“What?” I’ve heard from other teachers. “I can’t work standards into everyday conversations with my tenth graders,” or, “... with my fourth graders,” or, “with my SPED students.”

Sure you can.

Here’s how I know: I taught pre-k.

I had a bulletin board with a different laminated shape for each subject (circle was ELAR, square for math, etc…) and I would write on that shape with a color that coordinated with it (everything in ELAR was blue, everything in science was green, etc…). Sometimes, I would write a letter, a word, or a group of words, but just as often, I’d draw a picture of the thing we’d be learning about.

And we talked about our learning objectives every day. We played “spot the objective”, and every time we saw a word with that week’s focus letter, or every time we had a group of objects that matched a number we were studying, a kid got to run up to the board and ring a bell. Everyone would stop what they were doing, and the kid at the board would be like, “Look! Seven toy alligators!” We’d all cheer - yeah!!! We’d found the number in a real-life situation!

It may sound weird or overwhelming, but it really can give you focus, direction, and something to bond over as students learn (which creates learning pathways).

You have to find a way to make the new “thing” workable, and useable, and applicable to everyone’s everyday life, or it’s a waste of time.  

And you know what else is convincing? My co-teacher, who was the early childhood special education teacher for our campus did the same thing with her students.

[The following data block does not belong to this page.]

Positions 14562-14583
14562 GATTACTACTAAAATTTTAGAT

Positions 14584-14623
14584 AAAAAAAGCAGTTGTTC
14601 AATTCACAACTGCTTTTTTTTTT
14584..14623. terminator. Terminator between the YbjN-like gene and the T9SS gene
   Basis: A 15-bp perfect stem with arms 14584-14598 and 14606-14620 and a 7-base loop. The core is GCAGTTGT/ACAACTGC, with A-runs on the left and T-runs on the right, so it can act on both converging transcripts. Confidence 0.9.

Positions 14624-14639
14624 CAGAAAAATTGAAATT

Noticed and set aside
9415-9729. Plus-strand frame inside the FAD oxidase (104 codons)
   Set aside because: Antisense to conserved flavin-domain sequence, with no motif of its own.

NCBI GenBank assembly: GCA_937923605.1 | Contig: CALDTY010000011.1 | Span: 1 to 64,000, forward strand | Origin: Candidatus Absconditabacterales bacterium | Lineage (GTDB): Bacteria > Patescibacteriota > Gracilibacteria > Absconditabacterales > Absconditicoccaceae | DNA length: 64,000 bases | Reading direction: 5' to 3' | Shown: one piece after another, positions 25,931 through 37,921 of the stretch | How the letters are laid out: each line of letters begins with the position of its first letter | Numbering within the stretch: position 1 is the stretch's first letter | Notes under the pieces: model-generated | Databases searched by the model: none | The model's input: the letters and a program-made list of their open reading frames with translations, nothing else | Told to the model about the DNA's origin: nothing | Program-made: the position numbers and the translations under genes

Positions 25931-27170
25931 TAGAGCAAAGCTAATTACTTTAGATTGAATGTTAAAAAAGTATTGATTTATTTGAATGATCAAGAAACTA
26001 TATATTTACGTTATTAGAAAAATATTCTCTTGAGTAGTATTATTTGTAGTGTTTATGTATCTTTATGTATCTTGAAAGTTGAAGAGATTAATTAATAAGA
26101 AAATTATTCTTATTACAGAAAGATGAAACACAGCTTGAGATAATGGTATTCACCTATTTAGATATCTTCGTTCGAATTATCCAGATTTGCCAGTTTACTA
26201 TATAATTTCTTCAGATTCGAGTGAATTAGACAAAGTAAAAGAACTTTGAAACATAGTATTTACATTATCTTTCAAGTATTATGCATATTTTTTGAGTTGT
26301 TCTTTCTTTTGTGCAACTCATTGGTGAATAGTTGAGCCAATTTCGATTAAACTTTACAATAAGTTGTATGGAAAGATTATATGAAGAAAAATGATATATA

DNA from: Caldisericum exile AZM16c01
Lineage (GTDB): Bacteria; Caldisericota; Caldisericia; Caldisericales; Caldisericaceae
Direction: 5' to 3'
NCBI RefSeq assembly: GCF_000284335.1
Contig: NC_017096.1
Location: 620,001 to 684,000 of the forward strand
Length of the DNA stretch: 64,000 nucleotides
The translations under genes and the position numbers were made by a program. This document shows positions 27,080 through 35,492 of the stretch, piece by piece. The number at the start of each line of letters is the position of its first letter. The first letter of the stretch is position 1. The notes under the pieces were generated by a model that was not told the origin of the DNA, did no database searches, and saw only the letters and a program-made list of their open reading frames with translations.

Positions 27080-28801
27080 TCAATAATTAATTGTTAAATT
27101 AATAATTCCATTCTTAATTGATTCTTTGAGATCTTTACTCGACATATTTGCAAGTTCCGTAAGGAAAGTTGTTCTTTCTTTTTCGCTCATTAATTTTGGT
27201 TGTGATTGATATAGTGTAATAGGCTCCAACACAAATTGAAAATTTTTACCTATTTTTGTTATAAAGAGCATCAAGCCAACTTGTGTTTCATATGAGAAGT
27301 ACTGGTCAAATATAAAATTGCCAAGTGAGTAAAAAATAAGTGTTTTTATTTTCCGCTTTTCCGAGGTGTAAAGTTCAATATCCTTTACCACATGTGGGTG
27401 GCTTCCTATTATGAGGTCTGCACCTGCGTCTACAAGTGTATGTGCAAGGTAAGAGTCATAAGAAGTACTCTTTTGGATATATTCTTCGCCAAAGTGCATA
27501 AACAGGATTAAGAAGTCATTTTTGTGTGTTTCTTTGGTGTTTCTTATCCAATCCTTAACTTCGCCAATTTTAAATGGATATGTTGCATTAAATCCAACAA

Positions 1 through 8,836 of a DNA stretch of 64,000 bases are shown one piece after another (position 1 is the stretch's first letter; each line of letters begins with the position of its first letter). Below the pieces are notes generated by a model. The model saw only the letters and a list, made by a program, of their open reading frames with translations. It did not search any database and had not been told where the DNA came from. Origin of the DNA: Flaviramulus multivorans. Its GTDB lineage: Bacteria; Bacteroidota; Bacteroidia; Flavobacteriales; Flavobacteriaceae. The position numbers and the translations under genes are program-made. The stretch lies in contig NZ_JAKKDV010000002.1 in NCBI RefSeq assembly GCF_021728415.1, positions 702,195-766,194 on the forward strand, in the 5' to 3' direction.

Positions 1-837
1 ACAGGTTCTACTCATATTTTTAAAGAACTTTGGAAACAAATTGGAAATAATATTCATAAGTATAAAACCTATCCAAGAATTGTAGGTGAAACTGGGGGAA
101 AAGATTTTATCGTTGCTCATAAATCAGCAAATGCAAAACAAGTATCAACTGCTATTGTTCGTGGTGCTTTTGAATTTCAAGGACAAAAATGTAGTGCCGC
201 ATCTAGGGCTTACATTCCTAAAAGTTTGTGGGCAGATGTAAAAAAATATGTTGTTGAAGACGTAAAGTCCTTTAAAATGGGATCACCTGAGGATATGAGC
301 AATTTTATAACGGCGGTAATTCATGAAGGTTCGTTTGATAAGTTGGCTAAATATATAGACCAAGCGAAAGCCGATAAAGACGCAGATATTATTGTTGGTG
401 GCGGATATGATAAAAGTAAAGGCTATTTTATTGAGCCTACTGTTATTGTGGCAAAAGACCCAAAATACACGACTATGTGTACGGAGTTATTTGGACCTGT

Can you teach a non-verbal student about a state standard? Yep. It may not look or sound like you’d think it would, but it becomes a living breathing thing.

It is possible.

What would be fantastic is if our presenters could offer us the “why”, as I mentioned above. If you are an administrator, an instructional coach, or a professional development presenter, please give teachers reasons why you are asking them to do this new thing when you add something additional to their plates.

I once worked with a lady for nearly a decade who was in her late seventies when I began working with her. She loved the kids, and she was such a sweet friend. One day I was so stressed out about this whole new thing the district was implementing out of the blue, and I was talking with her. I asked, “How are you not upset and frustrated right now?”